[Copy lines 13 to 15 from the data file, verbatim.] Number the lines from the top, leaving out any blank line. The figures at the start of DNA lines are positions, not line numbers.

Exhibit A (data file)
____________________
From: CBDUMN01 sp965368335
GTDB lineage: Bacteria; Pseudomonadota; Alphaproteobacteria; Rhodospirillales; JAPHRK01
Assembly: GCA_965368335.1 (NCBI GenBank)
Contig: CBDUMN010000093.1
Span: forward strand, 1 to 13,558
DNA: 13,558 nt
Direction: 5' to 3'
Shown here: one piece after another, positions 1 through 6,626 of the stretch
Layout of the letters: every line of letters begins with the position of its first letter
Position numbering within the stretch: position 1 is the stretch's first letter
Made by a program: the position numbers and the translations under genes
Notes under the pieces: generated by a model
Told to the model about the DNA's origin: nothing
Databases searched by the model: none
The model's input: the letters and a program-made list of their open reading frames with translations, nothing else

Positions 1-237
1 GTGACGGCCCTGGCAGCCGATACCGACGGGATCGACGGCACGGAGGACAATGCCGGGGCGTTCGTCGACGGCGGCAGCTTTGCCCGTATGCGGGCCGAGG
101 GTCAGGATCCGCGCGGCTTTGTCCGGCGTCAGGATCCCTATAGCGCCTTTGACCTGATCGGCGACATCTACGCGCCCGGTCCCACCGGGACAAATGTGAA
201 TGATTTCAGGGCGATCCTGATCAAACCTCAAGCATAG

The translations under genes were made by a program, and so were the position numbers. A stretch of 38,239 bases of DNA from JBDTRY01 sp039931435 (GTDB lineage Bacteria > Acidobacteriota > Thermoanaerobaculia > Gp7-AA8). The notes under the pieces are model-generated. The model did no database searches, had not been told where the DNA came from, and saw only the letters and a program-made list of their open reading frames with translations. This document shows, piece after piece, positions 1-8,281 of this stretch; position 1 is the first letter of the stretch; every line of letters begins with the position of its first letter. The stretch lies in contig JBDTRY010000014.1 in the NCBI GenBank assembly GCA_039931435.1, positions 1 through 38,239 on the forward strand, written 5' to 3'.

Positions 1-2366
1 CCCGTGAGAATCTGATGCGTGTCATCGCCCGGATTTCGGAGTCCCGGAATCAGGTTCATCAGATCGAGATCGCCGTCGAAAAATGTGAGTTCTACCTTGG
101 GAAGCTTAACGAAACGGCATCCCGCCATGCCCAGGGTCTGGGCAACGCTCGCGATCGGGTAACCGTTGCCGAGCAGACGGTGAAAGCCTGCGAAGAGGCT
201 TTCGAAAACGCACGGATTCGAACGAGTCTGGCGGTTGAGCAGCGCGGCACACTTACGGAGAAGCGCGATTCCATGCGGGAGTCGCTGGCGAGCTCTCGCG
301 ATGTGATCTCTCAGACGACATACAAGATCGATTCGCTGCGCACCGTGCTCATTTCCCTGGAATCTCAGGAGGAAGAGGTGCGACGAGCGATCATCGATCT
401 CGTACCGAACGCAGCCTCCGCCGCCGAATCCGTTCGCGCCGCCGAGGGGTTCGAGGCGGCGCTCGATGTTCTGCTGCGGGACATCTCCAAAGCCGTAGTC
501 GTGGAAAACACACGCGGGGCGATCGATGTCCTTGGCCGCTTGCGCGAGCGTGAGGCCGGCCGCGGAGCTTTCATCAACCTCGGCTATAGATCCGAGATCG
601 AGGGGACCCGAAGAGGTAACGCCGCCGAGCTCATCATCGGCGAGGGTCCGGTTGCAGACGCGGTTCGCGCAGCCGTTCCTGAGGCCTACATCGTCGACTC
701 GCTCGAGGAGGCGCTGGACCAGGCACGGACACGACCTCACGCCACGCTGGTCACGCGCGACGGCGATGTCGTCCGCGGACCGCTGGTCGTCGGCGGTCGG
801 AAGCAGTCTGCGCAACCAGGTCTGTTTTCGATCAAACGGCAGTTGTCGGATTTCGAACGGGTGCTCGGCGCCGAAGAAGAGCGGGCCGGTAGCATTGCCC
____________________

Told to the model about the DNA's origin: nothing
Databases searched by the model: none
The model's input: the letters and a program-made list of their open reading frames with translations, nothing else